# Bacterial rheotaxis

^{a}School of Mechanical and Aerospace Engineering, Nanyang Technological University, Singapore 639798, Singapore;^{b}Department of Mechanical Engineering, and^{e}Department of Civil and Environmental Engineering, Ralph M. Parsons Laboratory, Massachusetts Institute of Technology, Cambridge, MA 02139;^{c}Department of Mechanical Engineering, University of Nevada, Reno, NV 89557; and^{d}School of Engineering and Department of Physics, Brown University, Providence, RI 02912

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Edited by T. C. Lubensky, University of Pennsylvania, Philadelphia, PA, and approved February 17, 2012 (received for review December 21, 2011)

## Abstract

The motility of organisms is often directed in response to environmental stimuli. Rheotaxis is the directed movement resulting from fluid velocity gradients, long studied in fish, aquatic invertebrates, and spermatozoa. Using carefully controlled microfluidic flows, we show that rheotaxis also occurs in bacteria. Excellent quantitative agreement between experiments with *Bacillus subtilis* and a mathematical model reveals that bacterial rheotaxis is a purely physical phenomenon, in contrast to fish rheotaxis but in the same way as sperm rheotaxis. This previously unrecognized bacterial taxis results from a subtle interplay between velocity gradients and the helical shape of flagella, which together generate a torque that alters a bacterium's swimming direction. Because this torque is independent of the presence of a nearby surface, bacterial rheotaxis is not limited to the immediate neighborhood of liquid–solid interfaces, but also takes place in the bulk fluid. We predict that rheotaxis occurs in a wide range of bacterial habitats, from the natural environment to the human body, and can interfere with chemotaxis, suggesting that the fitness benefit conferred by bacterial motility may be sharply reduced in some hydrodynamic conditions.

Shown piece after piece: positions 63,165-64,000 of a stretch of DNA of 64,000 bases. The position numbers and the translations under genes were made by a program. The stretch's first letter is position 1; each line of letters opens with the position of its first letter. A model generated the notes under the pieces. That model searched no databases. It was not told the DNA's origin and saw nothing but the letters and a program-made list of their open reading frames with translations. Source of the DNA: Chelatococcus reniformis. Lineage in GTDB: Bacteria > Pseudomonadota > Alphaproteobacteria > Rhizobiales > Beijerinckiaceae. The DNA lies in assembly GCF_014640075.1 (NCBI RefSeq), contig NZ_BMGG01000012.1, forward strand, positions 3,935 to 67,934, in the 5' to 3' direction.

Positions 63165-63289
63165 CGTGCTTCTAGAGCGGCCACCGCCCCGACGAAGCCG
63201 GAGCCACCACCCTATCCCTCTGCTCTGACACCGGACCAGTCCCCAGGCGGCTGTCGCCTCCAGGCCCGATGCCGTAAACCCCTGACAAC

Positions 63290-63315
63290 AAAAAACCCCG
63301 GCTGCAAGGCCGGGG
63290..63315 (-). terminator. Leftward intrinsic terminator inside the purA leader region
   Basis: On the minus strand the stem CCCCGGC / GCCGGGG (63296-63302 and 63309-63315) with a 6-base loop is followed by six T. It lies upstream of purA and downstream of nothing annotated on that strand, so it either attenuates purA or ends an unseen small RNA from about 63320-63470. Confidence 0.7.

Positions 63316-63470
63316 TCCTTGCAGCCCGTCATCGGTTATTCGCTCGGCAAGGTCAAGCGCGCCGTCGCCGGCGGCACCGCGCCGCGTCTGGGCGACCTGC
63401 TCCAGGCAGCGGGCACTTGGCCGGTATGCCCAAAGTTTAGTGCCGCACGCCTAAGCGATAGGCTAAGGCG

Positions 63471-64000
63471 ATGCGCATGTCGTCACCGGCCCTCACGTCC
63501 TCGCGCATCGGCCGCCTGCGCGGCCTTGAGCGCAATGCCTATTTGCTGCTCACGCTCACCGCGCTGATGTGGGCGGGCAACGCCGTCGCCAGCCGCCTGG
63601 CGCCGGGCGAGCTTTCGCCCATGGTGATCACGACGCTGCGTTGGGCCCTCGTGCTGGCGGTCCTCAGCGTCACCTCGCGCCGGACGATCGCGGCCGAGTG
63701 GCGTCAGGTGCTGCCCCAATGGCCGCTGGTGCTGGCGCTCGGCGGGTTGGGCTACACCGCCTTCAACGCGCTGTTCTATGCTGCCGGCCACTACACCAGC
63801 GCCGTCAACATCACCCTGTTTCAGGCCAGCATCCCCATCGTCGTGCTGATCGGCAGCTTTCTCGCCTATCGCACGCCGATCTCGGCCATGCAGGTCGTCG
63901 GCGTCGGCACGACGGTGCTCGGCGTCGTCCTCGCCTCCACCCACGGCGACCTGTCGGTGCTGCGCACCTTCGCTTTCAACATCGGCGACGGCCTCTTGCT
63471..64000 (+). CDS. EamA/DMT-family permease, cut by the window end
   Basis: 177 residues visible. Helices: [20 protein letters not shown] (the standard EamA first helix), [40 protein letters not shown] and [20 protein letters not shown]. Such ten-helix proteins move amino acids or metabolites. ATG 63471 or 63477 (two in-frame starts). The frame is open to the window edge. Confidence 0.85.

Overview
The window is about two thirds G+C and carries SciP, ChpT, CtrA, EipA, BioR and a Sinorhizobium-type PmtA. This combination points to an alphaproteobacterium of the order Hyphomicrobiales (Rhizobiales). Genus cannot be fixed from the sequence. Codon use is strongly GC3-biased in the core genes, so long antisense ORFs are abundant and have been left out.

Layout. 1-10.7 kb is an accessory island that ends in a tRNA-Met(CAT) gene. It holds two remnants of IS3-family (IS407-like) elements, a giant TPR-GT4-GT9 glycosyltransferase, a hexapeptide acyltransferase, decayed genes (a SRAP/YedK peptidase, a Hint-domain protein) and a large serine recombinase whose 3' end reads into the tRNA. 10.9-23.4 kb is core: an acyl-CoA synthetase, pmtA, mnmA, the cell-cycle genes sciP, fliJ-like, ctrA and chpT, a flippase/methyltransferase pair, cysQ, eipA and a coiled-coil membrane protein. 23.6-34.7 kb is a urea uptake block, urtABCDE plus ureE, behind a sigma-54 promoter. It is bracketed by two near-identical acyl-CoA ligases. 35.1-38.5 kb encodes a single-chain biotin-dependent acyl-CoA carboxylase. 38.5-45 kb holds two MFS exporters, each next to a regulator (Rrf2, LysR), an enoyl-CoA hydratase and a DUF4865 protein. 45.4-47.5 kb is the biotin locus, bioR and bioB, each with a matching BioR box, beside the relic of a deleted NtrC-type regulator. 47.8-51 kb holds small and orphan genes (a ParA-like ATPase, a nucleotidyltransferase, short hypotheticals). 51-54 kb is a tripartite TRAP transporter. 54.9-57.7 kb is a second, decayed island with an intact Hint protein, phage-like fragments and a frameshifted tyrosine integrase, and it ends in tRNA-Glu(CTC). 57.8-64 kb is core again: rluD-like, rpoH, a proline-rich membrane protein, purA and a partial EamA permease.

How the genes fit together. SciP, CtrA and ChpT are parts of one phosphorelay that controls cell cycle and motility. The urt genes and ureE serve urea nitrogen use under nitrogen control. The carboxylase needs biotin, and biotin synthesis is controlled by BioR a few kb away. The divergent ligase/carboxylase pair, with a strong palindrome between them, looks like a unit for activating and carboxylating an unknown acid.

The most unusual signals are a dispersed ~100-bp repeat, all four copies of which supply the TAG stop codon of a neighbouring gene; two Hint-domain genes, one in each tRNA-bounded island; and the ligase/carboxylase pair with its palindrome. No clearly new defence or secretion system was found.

The effectiveness and benefit of motility are largely determined by the dependence of movement behavior on environmental stimuli. For example, chemical stimuli may affect the spreading of tumor cells (1) and allow bacteria to increase uptake by swimming toward larger nutrient concentrations (2, 3), whereas hydrodynamic stimuli can stifle phytoplankton migration (4), allow protists to evade predators (5), and change sperm–egg encounter rates for external fertilizers (6). Microorganisms exhibit a broad range of directed movement responses, called “taxes”. Whereas some of these responses, such as chemotaxis (7) and thermotaxis (8), are active and require the ability to sense and respond to the stimulus, others, such as magnetotaxis (9) and gyrotaxis (4), are passive and do not imply sensing, instead resulting purely from external forces.

Chemotaxis is the best studied among these directional motions: Bacteria measure chemical concentrations and migrate along gradients (Fig. 1*A*). For instance, chemotaxis guides *Escherichia coli* to epithelial cells in the human gastrointestinal tract, favoring infection (10); Rhizobium bacteria to legume root hairs in soil, favoring nitrogen fixation (2); and marine bacteria to organic matter, favoring remineralization (3). Equally as pervasive as chemical gradients in microbial habitats are gradients in ambient fluid velocity or “shear” (Fig. 1*B*). Although nearly every fluid environment experiences velocity gradients—from laminar shear in bodily conduits and soil to turbulent shear in streams and oceans—the effect of velocity gradients on bacterial motility has received negligible attention compared with chemical gradients, partly due to the difficulty of studying motility under controlled flow conditions.